I’m appreciative of being accepted and acknowledged. I do interviews, speak in podcasts and livestreams. And I have been asked to be a leader many times. But the shadow of imposter syndrome haunts me every day in these moments. It haunts me from the time I wake up in the morning to the time I go to bed.
Imposter syndrome has an actual definition, but for me it is simply defined as a paralyzing feeling that I will be found out as a fraud, and I have simply gotten lucky so far. It haunts my every accomplishment and action, and this has been a staple of my existence ever since I was a child. As I accept that this is something that I go through, I realize that it’s something that is just a part of life for me.
I notice among late diagnosed autistics like myself that they, too, deal with some degree of imposter syndrome. I know that can, for me at least, partially stem from the fact that I mask. I live with a continuous feeling that this mask of neurotypicality will smother me. I have always felt like I was an actor playing the role of the perfect person– the one my family and society could accept.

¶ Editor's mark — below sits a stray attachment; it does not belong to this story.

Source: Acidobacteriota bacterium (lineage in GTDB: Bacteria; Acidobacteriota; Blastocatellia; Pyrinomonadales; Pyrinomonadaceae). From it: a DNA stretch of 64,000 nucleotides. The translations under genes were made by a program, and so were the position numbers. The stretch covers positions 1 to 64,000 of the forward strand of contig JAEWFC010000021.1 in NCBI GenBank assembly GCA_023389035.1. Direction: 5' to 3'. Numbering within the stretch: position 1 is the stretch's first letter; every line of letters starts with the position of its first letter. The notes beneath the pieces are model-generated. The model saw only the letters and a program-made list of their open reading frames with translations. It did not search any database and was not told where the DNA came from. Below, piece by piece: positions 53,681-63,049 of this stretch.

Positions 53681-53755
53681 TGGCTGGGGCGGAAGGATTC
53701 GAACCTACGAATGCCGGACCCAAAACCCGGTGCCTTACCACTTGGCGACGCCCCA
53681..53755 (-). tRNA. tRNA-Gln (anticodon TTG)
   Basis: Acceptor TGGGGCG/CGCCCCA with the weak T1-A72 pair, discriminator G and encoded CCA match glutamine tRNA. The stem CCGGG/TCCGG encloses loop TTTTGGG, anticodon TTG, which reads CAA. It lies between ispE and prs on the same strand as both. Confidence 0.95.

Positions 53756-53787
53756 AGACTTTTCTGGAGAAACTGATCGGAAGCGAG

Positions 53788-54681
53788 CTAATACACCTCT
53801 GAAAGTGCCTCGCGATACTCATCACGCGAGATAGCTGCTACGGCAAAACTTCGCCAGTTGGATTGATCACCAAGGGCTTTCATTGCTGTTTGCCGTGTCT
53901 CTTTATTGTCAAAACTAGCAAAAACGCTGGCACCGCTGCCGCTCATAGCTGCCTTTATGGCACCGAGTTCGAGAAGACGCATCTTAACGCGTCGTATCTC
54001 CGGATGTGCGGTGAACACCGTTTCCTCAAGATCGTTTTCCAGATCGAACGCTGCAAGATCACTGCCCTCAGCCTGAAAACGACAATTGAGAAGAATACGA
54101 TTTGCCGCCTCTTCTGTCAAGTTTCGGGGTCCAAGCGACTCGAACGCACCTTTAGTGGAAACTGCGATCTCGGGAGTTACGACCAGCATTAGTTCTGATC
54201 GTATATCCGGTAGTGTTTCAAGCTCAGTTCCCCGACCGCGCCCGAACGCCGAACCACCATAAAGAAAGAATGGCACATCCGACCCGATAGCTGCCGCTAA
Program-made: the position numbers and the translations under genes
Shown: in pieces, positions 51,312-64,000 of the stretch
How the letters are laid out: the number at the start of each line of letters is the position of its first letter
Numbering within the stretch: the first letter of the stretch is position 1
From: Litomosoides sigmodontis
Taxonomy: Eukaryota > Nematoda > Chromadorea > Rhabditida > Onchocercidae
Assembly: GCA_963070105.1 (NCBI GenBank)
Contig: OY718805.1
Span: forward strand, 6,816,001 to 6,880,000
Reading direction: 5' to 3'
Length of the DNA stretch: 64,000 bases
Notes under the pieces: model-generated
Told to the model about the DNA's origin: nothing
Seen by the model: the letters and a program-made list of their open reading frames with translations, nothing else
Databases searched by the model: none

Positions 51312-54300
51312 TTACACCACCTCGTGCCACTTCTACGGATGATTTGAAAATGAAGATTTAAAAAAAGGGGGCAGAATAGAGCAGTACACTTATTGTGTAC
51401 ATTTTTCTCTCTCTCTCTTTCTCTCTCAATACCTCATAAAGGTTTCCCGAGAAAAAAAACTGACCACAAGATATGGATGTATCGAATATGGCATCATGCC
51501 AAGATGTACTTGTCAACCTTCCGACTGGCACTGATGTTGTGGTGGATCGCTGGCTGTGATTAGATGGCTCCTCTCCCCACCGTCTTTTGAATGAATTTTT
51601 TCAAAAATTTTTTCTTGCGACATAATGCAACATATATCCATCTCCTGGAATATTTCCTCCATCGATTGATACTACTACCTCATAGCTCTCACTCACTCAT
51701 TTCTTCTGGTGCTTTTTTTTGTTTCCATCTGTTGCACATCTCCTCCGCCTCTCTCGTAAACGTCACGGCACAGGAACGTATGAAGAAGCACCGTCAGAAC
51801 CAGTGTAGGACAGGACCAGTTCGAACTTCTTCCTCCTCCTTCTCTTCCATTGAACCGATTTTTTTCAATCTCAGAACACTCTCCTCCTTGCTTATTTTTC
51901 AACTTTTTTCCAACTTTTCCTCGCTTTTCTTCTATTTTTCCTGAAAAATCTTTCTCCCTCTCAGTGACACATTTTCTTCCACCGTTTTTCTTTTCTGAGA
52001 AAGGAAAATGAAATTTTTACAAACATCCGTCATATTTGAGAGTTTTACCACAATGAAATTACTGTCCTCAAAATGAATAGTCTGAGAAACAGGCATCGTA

So I discuss it. I speak on it. I write about it. I find comfort in knowing that others understand where I’m coming from. So I say to others who feel the same way I do: speak on it so you can help others as well. Know that you are not alone. Know that your negative feelings about yourself are natural byproduct of having to perform as “normal” and must be constantly checked.
I find that solidarity among other autistics can be a healing balm when we can speak unmasked and have our truth heard and validated.
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